ARCADIA, Calif. –  Alan Balch was 10-years-old the first time he got on a horse. It was love at first sight.

“The first time I got on a horse was on a birthday party ride,” said Balch. “I didn’t have any money for riding lessons, or anything so I started working around the stable and cleaning up after the horses and feeding them and staying in my sleeping bag and doing all that kind of stuff.”

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More than a half a century later, Balch is the executive director of California Thoroughbred Trainers; he says the lessons he learned for the horses back then, he carries today.

“The very first thing you’re taught about horses, whether you’re taught formally or informally, is that the horse’s welfare has to come first. You always have to treat the horse properly,” said Balch.

That’s why he is looking forward to bringing new technology to the Santa Anita Racetrack, technology that will hopefully help trainers and vets make better decisions about which horses are safe to race. 

“Since the horses can’t talk, they can’t really tell you where it hurts, if it hurts, if it’s nothing to be worried about, or if it’s something to be worried about. So we need diagnostic techniques,” Balch said.

The MRI machine, which is already being used in other locations allows the horse to be scanned while standing. It could help vets determine if there are hairline fractures or bruising. The MRI cost upwards of $700,000.

“A lot of together people individuals, trainers, owners, fans contributed. It’s one of those things that if everyone contributes it’s very gratifying to see the money get raised by a broad section of the horse community,” Balch said.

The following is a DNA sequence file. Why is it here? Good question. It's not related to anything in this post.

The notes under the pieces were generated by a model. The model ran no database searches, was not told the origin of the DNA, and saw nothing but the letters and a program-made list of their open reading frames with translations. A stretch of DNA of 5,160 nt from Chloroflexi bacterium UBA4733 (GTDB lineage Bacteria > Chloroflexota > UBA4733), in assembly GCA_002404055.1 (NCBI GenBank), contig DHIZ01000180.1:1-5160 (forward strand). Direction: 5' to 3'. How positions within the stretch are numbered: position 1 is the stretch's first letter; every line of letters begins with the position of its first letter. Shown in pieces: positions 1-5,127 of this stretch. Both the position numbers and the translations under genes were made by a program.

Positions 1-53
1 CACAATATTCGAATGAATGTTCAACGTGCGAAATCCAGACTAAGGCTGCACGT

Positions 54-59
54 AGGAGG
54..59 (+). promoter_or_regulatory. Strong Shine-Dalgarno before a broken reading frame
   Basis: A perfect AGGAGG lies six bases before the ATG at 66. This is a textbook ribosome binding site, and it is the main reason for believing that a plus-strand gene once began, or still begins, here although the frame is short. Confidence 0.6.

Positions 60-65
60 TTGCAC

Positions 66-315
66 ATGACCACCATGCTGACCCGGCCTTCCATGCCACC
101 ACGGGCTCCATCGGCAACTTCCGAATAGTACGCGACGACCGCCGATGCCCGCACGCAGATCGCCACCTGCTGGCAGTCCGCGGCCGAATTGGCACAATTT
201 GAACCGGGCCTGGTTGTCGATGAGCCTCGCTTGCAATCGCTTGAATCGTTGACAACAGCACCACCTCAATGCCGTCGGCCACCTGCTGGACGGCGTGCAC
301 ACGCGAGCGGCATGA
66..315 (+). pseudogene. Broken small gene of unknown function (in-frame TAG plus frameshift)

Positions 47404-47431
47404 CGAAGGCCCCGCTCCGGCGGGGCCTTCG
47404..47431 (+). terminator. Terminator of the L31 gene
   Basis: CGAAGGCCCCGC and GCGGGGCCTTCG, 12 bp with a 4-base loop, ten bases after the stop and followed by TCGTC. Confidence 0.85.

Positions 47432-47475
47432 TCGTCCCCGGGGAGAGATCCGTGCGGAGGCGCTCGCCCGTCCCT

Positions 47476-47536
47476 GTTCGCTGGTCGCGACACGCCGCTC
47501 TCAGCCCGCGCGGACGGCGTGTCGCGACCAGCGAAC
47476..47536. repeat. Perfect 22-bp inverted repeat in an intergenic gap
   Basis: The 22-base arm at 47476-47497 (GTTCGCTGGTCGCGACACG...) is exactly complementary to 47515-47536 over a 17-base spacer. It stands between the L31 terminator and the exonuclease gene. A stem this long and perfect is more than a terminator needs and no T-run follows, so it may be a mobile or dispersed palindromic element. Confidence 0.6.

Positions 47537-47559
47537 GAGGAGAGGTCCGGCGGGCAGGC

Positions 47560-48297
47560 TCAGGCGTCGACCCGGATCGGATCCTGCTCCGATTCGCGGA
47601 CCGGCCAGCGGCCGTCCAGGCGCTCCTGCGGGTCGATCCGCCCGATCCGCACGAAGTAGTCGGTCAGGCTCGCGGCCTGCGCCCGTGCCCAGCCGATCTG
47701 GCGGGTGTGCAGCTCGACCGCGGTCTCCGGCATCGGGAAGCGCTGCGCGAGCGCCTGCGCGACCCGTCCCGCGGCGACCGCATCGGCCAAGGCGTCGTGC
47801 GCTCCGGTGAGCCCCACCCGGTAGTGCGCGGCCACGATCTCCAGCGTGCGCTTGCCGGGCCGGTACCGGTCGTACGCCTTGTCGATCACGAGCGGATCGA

The MRI is just one attempt to address the crisis of horse deaths at Santa Anita Racetrack which stands at 37 since December of 2018.

Other changes include a new pet scan facility, new procedures for vets and medications, and this week, the formation of the Thoroughbred Safety Coalition. The coalition is a joint effort by the nation's thoroughbred racing organizations to enhance protections and develop reforms for the safety of race horses and jockeys.

Together they represent more than 85 percent of graded stakes racing in the United States.

It’s all a big effort from Kentucky to California, according to Balch.

“The whole goal is to make sure that anything we do with the horses puts their welfare first and anyone who works on the backstretch here will tell you the same: we wouldn’t be here if we didn’t love the horses,” Balch said. 

The equine MRI is scheduled to be in full operation early in the horseracing season, which starts December 26.